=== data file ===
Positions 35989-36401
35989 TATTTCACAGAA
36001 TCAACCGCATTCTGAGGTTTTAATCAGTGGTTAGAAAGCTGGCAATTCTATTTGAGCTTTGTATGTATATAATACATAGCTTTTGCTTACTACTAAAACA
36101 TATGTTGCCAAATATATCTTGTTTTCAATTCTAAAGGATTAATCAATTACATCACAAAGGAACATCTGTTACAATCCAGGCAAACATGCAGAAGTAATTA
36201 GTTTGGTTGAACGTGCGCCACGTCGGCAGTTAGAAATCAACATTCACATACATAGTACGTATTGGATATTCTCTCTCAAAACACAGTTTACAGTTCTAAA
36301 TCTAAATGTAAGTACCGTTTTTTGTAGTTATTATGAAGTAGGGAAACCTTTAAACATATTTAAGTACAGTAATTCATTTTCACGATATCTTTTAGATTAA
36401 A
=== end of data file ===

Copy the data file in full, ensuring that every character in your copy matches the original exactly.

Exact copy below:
Positions 35989-36401
35989 TATTTCACAGAA
36001 TCAACCGCATTCTGAGGTTTTAATCAGTGGTTAGAAAGCTGGCAATTCTATTTGAGCTTTGTATGTATATAATACATAGCTTTTGCTTACTACTAAAACA
36101 TATGTTGCCAAATATATCTTGTTTTCAATTCTAAAGGATTAATCAATTACATCACAAAGGAACATCTGTTACAATCCAGGCAAACATGCAGAAGTAATTA
36201 GTTTGGTTGAACGTGCGCCACGTCGGCAGTTAGAAATCAACATTCACATACATAGTACGTATTGGATATTCTCTCTCAAAACACAGTTTACAGTTCTAAA
36301 TCTAAATGTAAGTACCGTTTTTTGTAGTTATTATGAAGTAGGGAAACCTTTAAACATATTTAAGTACAGTAATTCATTTTCACGATATCTTTTAGATTAA
36401 A